by Mark Beale
Hello Nancy. Congratulations on your win. How did it affect you when you saw the results?
NB: Hi Mark. It was thrilling and also served as inspiration to keep painting!
MB: First, tell me how you approached Spring Pink, your winning painting.
NB: I had not been in the show for 3 years and I really wanted to get my painting accepted so, my idea was to carefully read what AIS wanted and how impressionism was described.
MB: Tell me more about how you interpreted that. Many of us usually just read the prospectus.
NB: AIS describes impressionism as a style in which works are executed in a high key with loose, broken brushstrokes. So, I kept that in mind and as always, with the idea of creating a work that would really stand out from all of the other submissions they receive. I wanted to grab the eye of the jury sorting through hundreds of paintings. Then I created a vision in my mind's eye of what I wanted the finished painting to look like. Pink is one of my favorite colors.
MB: Your painting reminds me of Sargent's "Carnation Lilly, Lilly, Rose". Was he a big influence on you?
NB: Absolutely, Sargent is an influence in general and that’s one of favorite paintings in the world! Although I was not consciously trying to just do a variation of it for the AIS. Sargent and many others and my father, who was a western artist and member of the Cowboy Artists of America, were tremendous influences. I saw my father develop as an artist when I was growing up in Oklahoma and Texas and after receiving my BFA, he really helped me get my start.
MB: Did he critique your work or help you develop a business model?
NB: Both really. He helped me get into my first galleries where I sold pen and ink and watercolor pieces. I paint western subjects part of the time, but for AIS, I had something different in mind.
MB: You seem to have the ability to expertly paint a figure in a landscape, as we see in your winning painting. How do you approach that in general?
NB: Well, I believe the primary principle is unity. The figure needs to connect with the surroundings and I accomplish that by using similar colors in both. For Spring Pink, obviously it was a warm pink. I bought a pink kimono and vintage Japanese lanterns on ebay. Then I dressed the model, took her to the park and posed her, taking pictures from different angles, and later began the painting in the studio on an oil-primed canvas that I toned with a pinkish tan color. I have painted blooming peach trees on location so it was easy to add pink blossoms around her. I have done figures in the landscape by combining photos of the figure and a different landscape, both utilizing similar lighting. I have also done them completely en plein air. Different approaches work in each case.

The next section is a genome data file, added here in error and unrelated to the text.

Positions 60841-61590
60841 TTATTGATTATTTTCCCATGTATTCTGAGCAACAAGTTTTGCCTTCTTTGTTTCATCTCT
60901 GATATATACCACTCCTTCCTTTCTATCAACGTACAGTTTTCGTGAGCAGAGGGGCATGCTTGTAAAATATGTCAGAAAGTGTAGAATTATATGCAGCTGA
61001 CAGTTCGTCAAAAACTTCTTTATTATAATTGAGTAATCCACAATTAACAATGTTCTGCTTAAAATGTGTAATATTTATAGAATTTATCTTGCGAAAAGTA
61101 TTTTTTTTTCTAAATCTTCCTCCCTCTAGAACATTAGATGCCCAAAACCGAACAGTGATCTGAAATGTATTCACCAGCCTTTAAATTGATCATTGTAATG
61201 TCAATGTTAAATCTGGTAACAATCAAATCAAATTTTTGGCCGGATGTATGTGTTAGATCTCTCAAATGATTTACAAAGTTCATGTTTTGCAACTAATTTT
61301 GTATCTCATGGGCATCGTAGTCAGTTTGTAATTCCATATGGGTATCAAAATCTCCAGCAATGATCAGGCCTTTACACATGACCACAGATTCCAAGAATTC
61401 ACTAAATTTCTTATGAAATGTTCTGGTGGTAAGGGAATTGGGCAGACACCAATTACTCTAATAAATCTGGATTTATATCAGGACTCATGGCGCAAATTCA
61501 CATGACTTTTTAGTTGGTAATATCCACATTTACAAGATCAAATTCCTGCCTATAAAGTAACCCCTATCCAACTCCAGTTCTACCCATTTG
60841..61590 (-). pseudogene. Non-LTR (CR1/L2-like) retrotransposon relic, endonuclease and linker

MB: I see that your preparation was crucial.
NB: Yes, sometimes I believe painting is more about thinking than it is about applying paint.
MB: What do you feel is most important in creating successful works?
NB: Understand yourself. Pay attention to what attracts you and ask yourself why. What is it about a subject that has drawn your interest? If you can paint from that perspective, your work will have a stronger impact. For me, I’m attracted to bright colors or the beautiful patterns on the kimono, for example. There are many, many kimonos listed on ebay so you have to really search through them for the color, design, and price that you want.
MB: Other than your father, where else did you find help? Have workshops been a part of your education following your BFA?
NB: Yes, artists should study with the best. I have taken workshops with Carolyn Anderson, Milt Kobayashi, Casey Baugh, and Daniel Gerhartz.
MB: What specific advice would you give other artists hoping to attract galleries and be accepted to shows?
NB: Strategy is important. Choose carefully which works go to which galleries or shows. The work has to be what the intended audience is looking for. For example, I wouldn’t send the same painting subjects to Cowgirl Up as I did to AIS. Also, keep in mind your goal. I don’t want to polish everything out perfectly. I want to leave some brushwork loose and broken and I try to have a clear image of what I want the painting to look like before I start. Spend time thinking and planning. Of course, you must understand the language of paint: value, temperature, etc. But don’t underestimate the importance of planning. Also, no matter what your level, be open to suggestions. When I was young, my dad painted a storefront and someone told him it would sell better if it had a horse in front. So, he added a horse. He found he enjoyed that and went in the direction of western subject matter.
MB: Most importantly, it sounds like you are suggesting artists have a clear vision of what they want to say, based on what moves them, and then create a strategy.
NB: That’s right, if you can combine your own unique voice with good technical ability you will be able to create a painting that stands out.
MB: Well, Nancy it has been interesting hearing about your approach and congratulations again. Thanks for taking time to talk with me.
Check out more of Nancy’s work at www.nancyboren.com
Our thanks to AIS Associate Member Mark Beale, www.bealefineart.com, for another wonderful interview!